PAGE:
* Reports Italian parties seeking debt forgiveness hits euro
* Emerging markets currencies face renewed selling pressure (Recasts, updates rates, adds new comments, changes dateline from LONDON)
By Saqib Iqbal Ahmed
NEW YORK, May 16 (Reuters) - The dollar extended its rally against a basket of currencies on Wednesday to touch a five-month high, supported by relatively strong U.S. economic data in recent days, while the euro was hit by reports that a likely future Italian government would seek debt forgiveness from European creditors.
The dollar index, which measures the greenback against a basket of six other currencies, was up 0.14 percent at 93.352, after rising as high as 93.632, its highest since December 19.
The greenback has risen about 1.6 percent this month, boosted by a view that the Federal Reserve will outpace most major central banks in policy normalization.
"There's been some improved sentiment on conditions in the U.S. compared with other parts of the world," said Sireen Harajli, foreign exchange strategist at Mizuho in New York.
U.S. factory output rose in April, although new estimates of manufacturing and overall industrial production showed less growth in prior months than initially believed.
The U.S. currency got a boost on Tuesday when strong U.S. consumer spending numbers sent 10-year Treasury yields surging to a seven-year peak of 3.095 percent.
Euro zone inflation slowed in April, European statistics agency Eurostat said on Wednesday, confirming an earlier flash estimate and adding to the headache of European Central Bank policy makers seeking to phase out monetary stimulus.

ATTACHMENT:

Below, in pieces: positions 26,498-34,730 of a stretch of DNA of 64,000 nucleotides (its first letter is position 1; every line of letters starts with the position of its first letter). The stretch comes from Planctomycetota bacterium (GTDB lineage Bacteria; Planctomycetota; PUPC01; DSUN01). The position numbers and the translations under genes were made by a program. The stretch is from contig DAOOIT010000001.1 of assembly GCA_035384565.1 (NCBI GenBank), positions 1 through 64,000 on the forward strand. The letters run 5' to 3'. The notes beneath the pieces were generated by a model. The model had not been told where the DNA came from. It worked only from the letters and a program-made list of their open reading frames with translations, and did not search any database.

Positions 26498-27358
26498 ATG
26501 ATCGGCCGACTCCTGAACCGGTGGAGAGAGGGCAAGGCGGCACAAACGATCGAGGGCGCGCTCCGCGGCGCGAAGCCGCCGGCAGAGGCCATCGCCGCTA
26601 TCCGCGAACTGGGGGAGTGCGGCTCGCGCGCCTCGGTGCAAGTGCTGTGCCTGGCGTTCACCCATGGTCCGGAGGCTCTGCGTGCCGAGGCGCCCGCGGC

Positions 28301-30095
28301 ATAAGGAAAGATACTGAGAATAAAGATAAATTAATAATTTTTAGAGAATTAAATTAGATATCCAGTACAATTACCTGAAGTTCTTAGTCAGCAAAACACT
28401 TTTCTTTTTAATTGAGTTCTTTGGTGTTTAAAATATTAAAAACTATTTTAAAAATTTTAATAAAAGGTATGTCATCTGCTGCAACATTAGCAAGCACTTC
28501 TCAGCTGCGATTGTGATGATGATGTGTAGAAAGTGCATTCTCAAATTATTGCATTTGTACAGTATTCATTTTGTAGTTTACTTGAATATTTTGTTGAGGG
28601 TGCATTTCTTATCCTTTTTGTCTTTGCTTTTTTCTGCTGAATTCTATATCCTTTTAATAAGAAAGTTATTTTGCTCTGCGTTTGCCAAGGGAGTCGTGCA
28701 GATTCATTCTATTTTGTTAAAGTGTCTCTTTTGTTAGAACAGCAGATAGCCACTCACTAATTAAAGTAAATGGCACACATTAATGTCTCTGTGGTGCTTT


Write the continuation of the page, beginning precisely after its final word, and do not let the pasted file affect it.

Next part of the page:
Japan's economy contracted more than expected at the start of this year, suggesting growth has peaked after the best run of expansion in decades, unwelcome news for a government struggling to get traction for its reflationary policies.
"Essentially, the dollar is stronger mostly because the rest of the world is not," said Harajli.
The euro was 0.25 percent lower against the greenback at $1.1807, its lowest since December, after reports that Italy's anti-establishment 5-Star Movement and anti-immigrant League may ask the European Central Bank to forgive 250 billion euros ($294.18 billion) of debt.
"The reaction that we saw in the market definitely reflects the investor sentiment about that," she said.
The euro was 0.4-percent lower against the Swiss franc, after dropping to a five-week low of 1.1772 francs. The Swiss franc typically attracts capital in times of uncertainty.
Against the yen, the dollar was down 0.11 percent at 110.22 yen, but still close to the highest it has been since early February.
Emerging market currencies suffered more losses on Wednesday with the dollar's rise, although the Turkish lira pulled back from record lows after the central bank said it would intervene to stop its slide.
Sterling fell towards its lowest point of the year against the dollar amid fresh worries about Britain's Brexit negotiations and relatively modest UK wage growth, but pared losses to trade little changed on the day at $1.3495.
Reporting by Saqib Iqbal Ahmed Editing by Nick Zieminski